At Season’s End
by Eric Hendershot
Paperback, 176 pages
Expected Publication Date: May 8, 2012
by Cedar Fort, Inc
Book Source, Netgalley
Book Summary: Even the river didn’t stop Paw. Clothes and all, he jumped into the whirlin’, swirlin’ waters of the great Columbia.
At this Maw let out a scream. Mebby she thought Paw was goin’ to end it all. Then Tim yelled, “Oh, no, Paw!” But I was too surprised and scared to say anythin’.
I suppose it was just a second or two, but it seemed like minutes before he came up again to show us he had two heads and four arms. Then the mighty water turned him over to prove he had four legs. That was when we realized Paw was holdin’ on for dear life to a young drownin’ boy.
Hit hard by the Great Depression, Sal’s family loads up an old Buick and heads out to find work wherever they can. Driving from place to place, living off the little they can make, they soon realize they’ll never be able to afford to settle down again.
Then, when tragedy strikes, Sal and her brother must learn to fend for themselves. In a world of harsh realities, there’s no room left for romance. But that can’t stop Sal from dreaming of a life with Ben—a boy from another migrant family—even though she knows she may never see him again.
This heartwarming story about growing up in a troubled time is sure to resonate with modern readers of all ages.
Cathy’s Review: Sal is the daughter of migrant workers Maw and Paw, that’s what everyone calls them. She and her younger brother, Tim, travel the country during the Great Depression, looking for jobs that no one else wants, things like picking fruit and vegetables and cleaning hen houses and other odd jobs. Their family has an old Buick that holds pretty much everything they own in the world, but what they lack in material possessions, they make up in heart. Paw and Maw are willing to help anyone out, anyone at all. In the beginning of this story the family runs into some people having car trouble, the family could have just kept right on going down the road, but realizing that they were quite far from the nearest town, Paw hooks up the other car to his Buick and takes off almost before the other driver is able go get into his car. When they get to Oregon, completely broke, they are able to help another boy, Ben out of the wild Columbia River which in turn helps them to find a job for their family picking cherries. Not only a job, but a small cabin to stay in for awhile. Sal thinks that Ben is the most handsome boy she’s ever met, but at only 13 she knows that she needs to do some growing and changing. Life can sometimes be a pretty good teacher, but the lessons that you learn aren’t always fun and easy. I enjoyed reading this book, I was a bit confused in the first chapter about the name of the boy that almost drowns, the story called him a couple of different names in a couple of paragraphs, but this was an ARC (advanced readers copy) so hopefully by the time it comes out that will be fixed. The story was pretty short, only about 177 pages, so it’s a pretty quick read. I enjoyed learning a bit about the way life would have been during the Great Depression, especially for kids, you don’t normally see that time period through their eyes.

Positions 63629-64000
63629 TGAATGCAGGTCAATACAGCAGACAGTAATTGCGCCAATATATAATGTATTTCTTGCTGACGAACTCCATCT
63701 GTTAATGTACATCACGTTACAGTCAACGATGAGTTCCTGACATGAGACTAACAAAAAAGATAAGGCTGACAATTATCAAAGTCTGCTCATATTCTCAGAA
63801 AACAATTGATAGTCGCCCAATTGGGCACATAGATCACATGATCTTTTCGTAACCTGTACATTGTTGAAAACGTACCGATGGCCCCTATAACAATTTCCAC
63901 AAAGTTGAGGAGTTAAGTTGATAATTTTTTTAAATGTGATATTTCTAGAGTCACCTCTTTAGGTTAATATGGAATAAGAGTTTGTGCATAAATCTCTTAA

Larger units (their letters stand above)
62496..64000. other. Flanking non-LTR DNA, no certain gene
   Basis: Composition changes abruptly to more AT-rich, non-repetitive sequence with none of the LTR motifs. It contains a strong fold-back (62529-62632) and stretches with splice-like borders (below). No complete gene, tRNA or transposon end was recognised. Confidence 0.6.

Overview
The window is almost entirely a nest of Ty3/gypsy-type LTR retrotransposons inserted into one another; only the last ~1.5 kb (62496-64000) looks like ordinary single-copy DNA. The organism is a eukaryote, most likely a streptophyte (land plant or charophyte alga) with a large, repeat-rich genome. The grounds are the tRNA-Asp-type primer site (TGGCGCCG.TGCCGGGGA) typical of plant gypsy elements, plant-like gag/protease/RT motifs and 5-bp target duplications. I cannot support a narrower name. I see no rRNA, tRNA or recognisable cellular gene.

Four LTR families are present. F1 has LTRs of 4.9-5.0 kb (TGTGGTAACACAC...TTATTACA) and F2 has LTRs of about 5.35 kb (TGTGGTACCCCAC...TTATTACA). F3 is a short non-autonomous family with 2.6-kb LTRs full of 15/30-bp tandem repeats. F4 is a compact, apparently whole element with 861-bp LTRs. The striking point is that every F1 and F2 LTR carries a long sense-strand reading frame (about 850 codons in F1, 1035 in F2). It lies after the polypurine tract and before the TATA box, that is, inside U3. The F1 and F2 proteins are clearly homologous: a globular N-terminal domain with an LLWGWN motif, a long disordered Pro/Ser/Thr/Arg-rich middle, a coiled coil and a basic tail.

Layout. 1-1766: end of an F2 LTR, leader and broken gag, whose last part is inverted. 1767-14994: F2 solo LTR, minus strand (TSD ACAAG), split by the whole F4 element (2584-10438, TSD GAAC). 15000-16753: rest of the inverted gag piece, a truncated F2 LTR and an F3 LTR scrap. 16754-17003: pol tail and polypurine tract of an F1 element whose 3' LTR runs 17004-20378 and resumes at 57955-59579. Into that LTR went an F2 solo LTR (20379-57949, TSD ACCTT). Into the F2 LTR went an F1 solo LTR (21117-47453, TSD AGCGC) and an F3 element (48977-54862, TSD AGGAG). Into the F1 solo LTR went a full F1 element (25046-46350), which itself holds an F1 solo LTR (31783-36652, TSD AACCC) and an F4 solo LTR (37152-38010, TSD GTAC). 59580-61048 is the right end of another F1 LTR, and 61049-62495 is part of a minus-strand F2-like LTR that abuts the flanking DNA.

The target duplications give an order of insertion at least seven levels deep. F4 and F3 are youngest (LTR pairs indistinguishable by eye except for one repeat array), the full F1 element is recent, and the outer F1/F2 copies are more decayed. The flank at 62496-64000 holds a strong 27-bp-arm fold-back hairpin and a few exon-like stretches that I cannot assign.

About the Author: Eric Hendershot lives in St. George Utah. He is a writer/director (and sometimes producer) of direct-to-video family friendly feature films and a few documentaries.
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